EMH starts drilling at Cinovec
European Metals Holdings (ASX:EMH) is spinning the drill bit at its Cinovec Lithium/Tin project in the Czech Republic, kicking off a busy five-month window for the ASX-listed company as it seeks to firm up the potential of what has been mooted to be the world’s largest hard-rock lithium resource.
It told its investors this morning that it had started work on a 13-hole campaign for 5,400m, targeting the Cinovec South ore zone.
EMH said the drilling aims to convert the majority of the inferred resource of lithium and tin into the indicated category, giving it further confidence in its potential resource.
The drilling will also provide cores, which will help EMH figure out ideal processing and optimise the metal chain recovery, maximising the value of key products in the ore including lithium, tin, potash, and tungsten.
The Cinovec Project has an inferred lithium resource of just under 515 million tonnes with at 0.43% lithium, while it has an inferred resource of 79.9Mt of tin grading at 0.23%.
This means on an inferred basis it is sitting on a lithium of over two million tonnes, and that doesn’t account for any exploration to further expand it.
Mining at the site has a history going back about 600 years, when the locals were more concerned about looking for tin than for lithium. That deep history means EMH has a great degree of certainty about the deposit as there’s a great degree of historical data on it.
It has also completed a feasibility study into the commercial potential of the mine back in May, with the study finding a mine and processing facility at the project would be a profitable venture.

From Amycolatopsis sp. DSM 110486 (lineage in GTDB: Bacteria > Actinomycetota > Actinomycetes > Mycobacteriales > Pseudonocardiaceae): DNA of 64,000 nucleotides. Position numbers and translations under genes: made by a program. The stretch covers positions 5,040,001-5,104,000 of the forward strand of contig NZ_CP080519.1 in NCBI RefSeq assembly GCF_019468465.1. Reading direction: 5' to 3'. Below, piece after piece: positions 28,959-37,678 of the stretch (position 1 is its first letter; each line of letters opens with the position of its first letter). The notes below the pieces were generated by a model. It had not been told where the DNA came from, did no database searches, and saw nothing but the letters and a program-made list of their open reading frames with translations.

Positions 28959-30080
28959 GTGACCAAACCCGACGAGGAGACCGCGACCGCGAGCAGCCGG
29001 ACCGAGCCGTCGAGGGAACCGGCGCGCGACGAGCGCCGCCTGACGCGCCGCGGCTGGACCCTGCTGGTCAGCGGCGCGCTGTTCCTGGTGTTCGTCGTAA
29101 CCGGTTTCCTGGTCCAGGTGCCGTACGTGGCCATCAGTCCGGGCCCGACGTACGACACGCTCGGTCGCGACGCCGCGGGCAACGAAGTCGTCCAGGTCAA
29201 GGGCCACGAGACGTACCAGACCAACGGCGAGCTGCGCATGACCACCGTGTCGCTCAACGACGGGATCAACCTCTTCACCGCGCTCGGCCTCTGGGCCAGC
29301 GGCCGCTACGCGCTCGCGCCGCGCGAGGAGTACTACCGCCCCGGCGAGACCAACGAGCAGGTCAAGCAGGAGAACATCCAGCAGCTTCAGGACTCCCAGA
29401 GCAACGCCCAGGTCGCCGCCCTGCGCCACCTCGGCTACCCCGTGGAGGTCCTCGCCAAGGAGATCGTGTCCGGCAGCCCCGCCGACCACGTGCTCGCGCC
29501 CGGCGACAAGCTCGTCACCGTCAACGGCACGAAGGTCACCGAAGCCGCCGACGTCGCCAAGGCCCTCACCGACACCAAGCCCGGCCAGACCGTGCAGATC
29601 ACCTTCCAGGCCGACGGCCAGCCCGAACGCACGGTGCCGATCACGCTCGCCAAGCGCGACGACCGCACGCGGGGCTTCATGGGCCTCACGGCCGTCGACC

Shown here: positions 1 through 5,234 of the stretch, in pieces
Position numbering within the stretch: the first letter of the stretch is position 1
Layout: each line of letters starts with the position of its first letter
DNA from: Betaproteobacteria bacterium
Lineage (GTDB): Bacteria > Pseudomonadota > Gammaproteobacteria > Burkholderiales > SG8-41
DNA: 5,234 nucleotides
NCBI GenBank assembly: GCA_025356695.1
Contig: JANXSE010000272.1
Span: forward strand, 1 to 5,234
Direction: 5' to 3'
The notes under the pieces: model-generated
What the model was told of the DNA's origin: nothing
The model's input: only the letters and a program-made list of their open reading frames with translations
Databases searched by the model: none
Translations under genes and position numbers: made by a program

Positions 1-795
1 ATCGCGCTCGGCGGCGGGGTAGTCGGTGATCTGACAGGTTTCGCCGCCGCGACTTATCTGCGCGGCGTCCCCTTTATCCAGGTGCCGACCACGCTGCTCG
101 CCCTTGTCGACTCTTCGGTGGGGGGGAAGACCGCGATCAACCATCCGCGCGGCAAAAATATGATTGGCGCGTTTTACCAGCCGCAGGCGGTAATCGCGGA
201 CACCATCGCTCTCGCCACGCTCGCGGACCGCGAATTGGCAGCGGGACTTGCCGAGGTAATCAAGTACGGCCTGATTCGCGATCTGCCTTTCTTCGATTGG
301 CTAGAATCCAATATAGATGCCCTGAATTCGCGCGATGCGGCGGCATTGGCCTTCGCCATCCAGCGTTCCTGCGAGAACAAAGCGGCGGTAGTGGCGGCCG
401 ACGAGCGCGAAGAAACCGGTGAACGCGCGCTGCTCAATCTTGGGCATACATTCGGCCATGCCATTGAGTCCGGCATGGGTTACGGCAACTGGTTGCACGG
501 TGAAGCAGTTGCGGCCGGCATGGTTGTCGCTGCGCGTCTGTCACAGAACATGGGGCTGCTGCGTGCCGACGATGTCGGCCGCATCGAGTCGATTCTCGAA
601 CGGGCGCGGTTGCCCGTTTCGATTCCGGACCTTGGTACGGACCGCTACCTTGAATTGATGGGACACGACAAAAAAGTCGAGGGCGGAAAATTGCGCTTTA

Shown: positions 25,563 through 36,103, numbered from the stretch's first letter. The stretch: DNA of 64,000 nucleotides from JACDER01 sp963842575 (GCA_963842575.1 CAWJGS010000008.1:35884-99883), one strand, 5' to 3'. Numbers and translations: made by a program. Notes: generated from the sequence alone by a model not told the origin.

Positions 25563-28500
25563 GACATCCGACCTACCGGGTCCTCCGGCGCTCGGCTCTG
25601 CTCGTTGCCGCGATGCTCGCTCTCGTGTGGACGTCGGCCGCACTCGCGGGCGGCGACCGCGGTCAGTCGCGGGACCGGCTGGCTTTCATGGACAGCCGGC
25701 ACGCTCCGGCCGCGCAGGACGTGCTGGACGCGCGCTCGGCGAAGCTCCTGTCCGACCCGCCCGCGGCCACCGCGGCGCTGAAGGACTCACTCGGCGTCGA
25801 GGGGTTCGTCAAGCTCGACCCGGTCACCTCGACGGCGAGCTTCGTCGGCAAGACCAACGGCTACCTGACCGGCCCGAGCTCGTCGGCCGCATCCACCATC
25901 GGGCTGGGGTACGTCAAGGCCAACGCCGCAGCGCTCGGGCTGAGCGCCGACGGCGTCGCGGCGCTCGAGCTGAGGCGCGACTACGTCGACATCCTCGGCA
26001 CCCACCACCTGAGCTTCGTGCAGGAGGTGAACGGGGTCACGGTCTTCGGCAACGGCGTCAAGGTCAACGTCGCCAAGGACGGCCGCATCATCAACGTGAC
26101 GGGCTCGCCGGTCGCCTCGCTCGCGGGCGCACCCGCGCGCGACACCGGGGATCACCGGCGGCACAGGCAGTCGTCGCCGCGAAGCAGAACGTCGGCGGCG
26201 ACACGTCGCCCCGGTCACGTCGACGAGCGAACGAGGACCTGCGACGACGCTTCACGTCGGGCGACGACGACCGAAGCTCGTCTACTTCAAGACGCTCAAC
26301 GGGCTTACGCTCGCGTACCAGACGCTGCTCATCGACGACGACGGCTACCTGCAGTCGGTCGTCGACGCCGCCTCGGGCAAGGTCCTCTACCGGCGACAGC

A busy five months
EMH said the drilling would take a total of five months to complete, but EMH has plenty on its plate to keep it busy aside from it drilling campaign.
It has tapped Cobre Montana (ASX:CXB) via a non-binding heads of agreement to see whether material from the area could be used to produce high-quality lithium carbonate.
CXB are trialling new technology to process lithium deposits into high-grade lithium carbonate, which would then be ready to sell.
The upshot of CXB’s technology is that it can also funnel out potash and other elements within the ore, which of course can then be on-sold.
It is also seeking to prove that its ore can be produced at scale, sending a 1.5 million tonne sample to process engineering experts in neighbouring Germany last month for preparation of at least 400kg of zinnwaldite concentrate.
That concentrate will then be transported to Perth for continuous feed testing at Strategic Metallurgy’s plant in Perth.
It is also seeking a potential listing on the Alternative Investment Market in London to better tap European investors in the future, with the current drilling campaign to provide EMH the numbers it needs to take to potential investors.